Polls continue to point towards a hung parliament or a small Tory majority, and there has been increasing talk of voting tactically - not for the voter's first choice but for another party to keep a more disliked rival out.
The BBC's head of polling, David Cowling, said tactical voting had not really determined the outcome of previous elections.
But he said this contest was so close that the decisions of voters in 20 to 30 constituencies could make all the difference.
The Labour-supporting Mirror newspaper has devoted its front page to a tactical voting guide aimed at "stopping" a Conservative win.
Cabinet minister Tessa Jowell told the BBC that was a "good thing" but added: "Ultimately, the point is, people make up their own minds."
Official Labour policy is to support its candidate in every seat they are fighting.
Mr Balls, who is facing a Conservative challenge in the Morley and Outwood constituency, stopped short of saying Labour voters should vote Lib Dem in Lib Dem/Tory marginals.
But he told the New Statesman: "I always want the Labour candidate to win, but I recognise there's an issue in places like North Norfolk, where my family live, where Norman Lamb (Lib Dem) is fighting the Tories, who are in second place. And I want to keep the Tories out," he said.
I think it's important for people to act intelligently in this election
In Tory-Labour marginals, he urged Lib Dem supporters to "bite their lip" and vote Labour.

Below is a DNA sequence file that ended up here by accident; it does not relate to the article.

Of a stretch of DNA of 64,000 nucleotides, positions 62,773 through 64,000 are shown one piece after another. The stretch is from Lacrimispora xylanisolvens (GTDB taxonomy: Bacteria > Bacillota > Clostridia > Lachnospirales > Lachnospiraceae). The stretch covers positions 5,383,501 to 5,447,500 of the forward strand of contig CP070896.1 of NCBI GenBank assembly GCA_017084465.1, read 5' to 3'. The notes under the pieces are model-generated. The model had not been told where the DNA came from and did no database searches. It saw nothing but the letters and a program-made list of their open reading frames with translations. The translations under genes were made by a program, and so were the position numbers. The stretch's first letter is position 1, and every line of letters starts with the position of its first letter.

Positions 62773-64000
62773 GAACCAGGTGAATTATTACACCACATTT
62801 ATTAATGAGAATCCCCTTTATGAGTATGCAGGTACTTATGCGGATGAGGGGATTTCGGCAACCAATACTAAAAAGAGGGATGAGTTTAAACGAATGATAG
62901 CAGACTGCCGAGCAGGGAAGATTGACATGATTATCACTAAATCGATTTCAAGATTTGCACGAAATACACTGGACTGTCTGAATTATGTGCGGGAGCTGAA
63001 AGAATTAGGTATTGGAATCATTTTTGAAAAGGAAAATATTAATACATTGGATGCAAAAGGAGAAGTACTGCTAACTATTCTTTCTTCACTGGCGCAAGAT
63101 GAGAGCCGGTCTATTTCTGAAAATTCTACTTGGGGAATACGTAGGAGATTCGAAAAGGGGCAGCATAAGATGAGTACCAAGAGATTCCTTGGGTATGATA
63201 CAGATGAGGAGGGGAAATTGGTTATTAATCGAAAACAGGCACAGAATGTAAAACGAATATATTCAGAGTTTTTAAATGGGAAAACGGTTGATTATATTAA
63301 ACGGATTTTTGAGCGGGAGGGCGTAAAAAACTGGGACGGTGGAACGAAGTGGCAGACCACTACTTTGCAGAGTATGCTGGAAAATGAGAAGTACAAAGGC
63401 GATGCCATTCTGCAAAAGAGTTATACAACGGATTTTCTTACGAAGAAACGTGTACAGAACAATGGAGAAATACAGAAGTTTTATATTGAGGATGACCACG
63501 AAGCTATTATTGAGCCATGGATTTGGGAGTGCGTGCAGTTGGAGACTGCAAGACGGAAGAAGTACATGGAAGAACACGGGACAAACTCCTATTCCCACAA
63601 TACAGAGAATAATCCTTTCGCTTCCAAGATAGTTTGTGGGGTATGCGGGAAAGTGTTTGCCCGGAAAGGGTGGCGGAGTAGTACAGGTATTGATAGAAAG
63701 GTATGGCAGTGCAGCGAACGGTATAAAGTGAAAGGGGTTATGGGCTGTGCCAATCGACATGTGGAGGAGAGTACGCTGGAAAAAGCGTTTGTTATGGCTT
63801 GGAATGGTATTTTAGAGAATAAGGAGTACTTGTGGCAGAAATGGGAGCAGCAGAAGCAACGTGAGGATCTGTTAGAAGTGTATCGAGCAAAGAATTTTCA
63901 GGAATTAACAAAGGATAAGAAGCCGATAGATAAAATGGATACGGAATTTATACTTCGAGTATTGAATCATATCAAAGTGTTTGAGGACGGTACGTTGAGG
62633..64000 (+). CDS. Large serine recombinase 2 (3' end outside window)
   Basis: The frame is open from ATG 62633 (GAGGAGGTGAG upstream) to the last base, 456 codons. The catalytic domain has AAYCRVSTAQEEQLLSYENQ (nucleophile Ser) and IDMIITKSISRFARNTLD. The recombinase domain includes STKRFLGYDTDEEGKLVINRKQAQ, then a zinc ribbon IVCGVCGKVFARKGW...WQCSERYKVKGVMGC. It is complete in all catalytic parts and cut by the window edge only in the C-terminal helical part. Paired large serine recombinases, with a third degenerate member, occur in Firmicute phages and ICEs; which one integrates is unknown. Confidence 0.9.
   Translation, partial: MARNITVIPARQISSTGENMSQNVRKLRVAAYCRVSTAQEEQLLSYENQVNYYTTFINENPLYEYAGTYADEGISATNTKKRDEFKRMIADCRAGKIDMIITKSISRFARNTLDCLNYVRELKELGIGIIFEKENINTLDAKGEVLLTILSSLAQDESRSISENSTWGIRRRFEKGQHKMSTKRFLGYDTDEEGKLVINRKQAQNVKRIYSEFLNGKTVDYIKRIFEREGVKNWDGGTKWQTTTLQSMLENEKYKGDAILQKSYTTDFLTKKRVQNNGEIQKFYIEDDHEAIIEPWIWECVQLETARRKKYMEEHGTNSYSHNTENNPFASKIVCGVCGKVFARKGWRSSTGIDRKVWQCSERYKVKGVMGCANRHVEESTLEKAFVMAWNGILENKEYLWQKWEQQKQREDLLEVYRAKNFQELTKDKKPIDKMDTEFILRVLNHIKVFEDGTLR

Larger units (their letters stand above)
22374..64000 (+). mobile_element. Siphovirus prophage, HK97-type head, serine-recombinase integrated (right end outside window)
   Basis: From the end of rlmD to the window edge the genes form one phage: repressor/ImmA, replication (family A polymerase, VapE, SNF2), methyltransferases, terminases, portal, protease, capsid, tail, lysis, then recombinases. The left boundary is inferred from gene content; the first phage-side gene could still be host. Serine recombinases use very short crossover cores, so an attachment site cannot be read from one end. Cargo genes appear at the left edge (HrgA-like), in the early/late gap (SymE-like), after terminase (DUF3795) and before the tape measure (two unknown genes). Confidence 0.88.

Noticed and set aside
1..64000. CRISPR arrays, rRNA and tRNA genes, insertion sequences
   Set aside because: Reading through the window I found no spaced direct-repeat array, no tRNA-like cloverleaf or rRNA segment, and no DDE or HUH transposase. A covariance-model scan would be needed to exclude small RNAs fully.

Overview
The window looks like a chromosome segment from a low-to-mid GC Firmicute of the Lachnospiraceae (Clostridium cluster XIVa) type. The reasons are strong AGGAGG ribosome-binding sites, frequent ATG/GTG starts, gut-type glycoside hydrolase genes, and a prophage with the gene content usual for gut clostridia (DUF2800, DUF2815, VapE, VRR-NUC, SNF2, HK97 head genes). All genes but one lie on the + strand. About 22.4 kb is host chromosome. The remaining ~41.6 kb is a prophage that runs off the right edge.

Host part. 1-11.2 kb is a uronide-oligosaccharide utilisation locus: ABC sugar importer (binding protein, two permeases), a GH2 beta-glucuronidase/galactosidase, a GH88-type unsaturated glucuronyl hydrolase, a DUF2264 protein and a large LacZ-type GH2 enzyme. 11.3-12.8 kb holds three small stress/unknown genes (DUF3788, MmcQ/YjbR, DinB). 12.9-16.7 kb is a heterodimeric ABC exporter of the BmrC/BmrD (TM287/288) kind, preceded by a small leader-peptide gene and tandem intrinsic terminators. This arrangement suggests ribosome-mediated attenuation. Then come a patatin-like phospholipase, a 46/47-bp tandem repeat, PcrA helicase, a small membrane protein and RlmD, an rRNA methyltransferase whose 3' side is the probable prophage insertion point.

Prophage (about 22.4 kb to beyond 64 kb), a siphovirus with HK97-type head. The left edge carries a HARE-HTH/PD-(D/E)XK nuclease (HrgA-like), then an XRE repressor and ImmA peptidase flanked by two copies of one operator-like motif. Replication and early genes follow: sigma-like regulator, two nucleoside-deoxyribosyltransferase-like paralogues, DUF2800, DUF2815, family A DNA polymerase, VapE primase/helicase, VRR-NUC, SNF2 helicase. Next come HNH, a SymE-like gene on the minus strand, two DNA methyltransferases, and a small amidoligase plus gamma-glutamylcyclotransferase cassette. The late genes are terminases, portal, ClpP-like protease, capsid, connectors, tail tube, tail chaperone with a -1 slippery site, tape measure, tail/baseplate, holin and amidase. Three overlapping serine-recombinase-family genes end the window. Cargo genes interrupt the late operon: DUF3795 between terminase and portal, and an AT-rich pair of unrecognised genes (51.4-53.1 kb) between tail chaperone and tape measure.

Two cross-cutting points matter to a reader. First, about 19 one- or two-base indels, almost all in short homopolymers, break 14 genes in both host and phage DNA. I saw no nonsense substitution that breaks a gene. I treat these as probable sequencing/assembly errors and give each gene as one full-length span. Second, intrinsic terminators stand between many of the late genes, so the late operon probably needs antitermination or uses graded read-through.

Later he told journalists he was not going to criticise people who make their own judgements to keep the Conservatives out, including in Norfolk North.
Meanwhile Welsh Secretary Peter Hain told BBC Radio 4's Today programme: "I want every Labour candidate to win but many are not going to be in a position to win.
"I think it's important for people to act intelligently in this election."
He told the Independent voters "know what the real fight is in their own constituency" and would "draw their own conclusions".
But he denied this meant Labour voters should back the Lib Dems in some areas. He said it was in the "100 or so Labour-Conservative battlegrounds" where it would be decided which party won a majority.
In an interview with GMTV, Gordon Brown was asked if he would urge people to vote tactically, but said: "No, because I want people to vote Labour and I want a majority Labour government."
David Cameron dismissed pleas for tactical voting by Labour
Labour's election co-ordinator, Douglas Alexander, said that if the "anti-Conservative" vote was split between Labour and the Lib Dems, it could "let in" the Conservatives.
Former Lib Dem leader Lord Ashdown said the Labour calls were "patronising" and "desperate".
But Justice Secretary Jack Straw told the BBC the Lib Dems had used tactical voting more than any other party over the years, and denied it was a sign of desperation.
Campaigning in north London, Mr Cameron told reporters: "What seems to be happening this morning is senior Labour politicians are saying that if you want to keep Gordon Brown in Downing Street you vote Lib Dem.
"That backs up what we have always said - if you want on Friday a new government that rolls up its sleeves, starts to clear up the mess, then you need to vote Conservative on Thursday."
Shadow business secretary Ken Clarke said Mr Balls was "obviously getting very worried".
"I don't want to alarm him any further but if there's tactical voting in this election it's disillusioned Labour voters who can't stand Gordon and Ed voting for Liberal Democrats, rather than Conservative voters," he said.
The Lib Dems said ministers should not try to "second-guess" the public, saying Labour's tactics were symptomatic of the "old politics" that they were fighting against.
"I don't think any politician should tell you how to vote," Nick Clegg said.
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